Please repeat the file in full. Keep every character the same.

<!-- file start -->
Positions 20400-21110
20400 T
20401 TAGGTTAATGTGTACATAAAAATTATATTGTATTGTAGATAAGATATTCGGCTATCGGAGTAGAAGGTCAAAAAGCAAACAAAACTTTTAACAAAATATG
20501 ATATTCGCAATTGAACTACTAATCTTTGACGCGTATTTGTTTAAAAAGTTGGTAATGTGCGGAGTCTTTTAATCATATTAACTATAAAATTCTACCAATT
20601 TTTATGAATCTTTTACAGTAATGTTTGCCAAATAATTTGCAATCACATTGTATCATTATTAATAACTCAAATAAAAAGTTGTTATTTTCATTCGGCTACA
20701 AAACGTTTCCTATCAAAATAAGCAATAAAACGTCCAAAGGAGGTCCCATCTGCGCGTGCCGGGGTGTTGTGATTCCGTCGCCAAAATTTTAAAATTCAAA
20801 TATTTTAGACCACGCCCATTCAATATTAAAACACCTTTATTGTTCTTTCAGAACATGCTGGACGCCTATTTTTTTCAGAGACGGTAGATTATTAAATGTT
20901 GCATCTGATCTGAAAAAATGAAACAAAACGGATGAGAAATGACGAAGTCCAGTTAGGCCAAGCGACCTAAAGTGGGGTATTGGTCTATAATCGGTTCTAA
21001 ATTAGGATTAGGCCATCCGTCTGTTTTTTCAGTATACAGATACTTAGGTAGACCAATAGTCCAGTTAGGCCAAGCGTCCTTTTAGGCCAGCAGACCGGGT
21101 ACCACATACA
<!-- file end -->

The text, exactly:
Positions 20400-21110
20400 T
20401 TAGGTTAATGTGTACATAAAAATTATATTGTATTGTAGATAAGATATTCGGCTATCGGAGTAGAAGGTCAAAAAGCAAACAAAACTTTTAACAAAATATG
20501 ATATTCGCAATTGAACTACTAATCTTTGACGCGTATTTGTTTAAAAAGTTGGTAATGTGCGGAGTCTTTTAATCATATTAACTATAAAATTCTACCAATT
20601 TTTATGAATCTTTTACAGTAATGTTTGCCAAATAATTTGCAATCACATTGTATCATTATTAATAACTCAAATAAAAAGTTGTTATTTTCATTCGGCTACA
20701 AAACGTTTCCTATCAAAATAAGCAATAAAACGTCCAAAGGAGGTCCCATCTGCGCGTGCCGGGGTGTTGTGATTCCGTCGCCAAAATTTTAAAATTCAAA
20801 TATTTTAGACCACGCCCATTCAATATTAAAACACCTTTATTGTTCTTTCAGAACATGCTGGACGCCTATTTTTTTCAGAGACGGTAGATTATTAAATGTT
20901 GCATCTGATCTGAAAAAATGAAACAAAACGGATGAGAAATGACGAAGTCCAGTTAGGCCAAGCGACCTAAAGTGGGGTATTGGTCTATAATCGGTTCTAA
21001 ATTAGGATTAGGCCATCCGTCTGTTTTTTCAGTATACAGATACTTAGGTAGACCAATAGTCCAGTTAGGCCAAGCGTCCTTTTAGGCCAGCAGACCGGGT
21101 ACCACATACA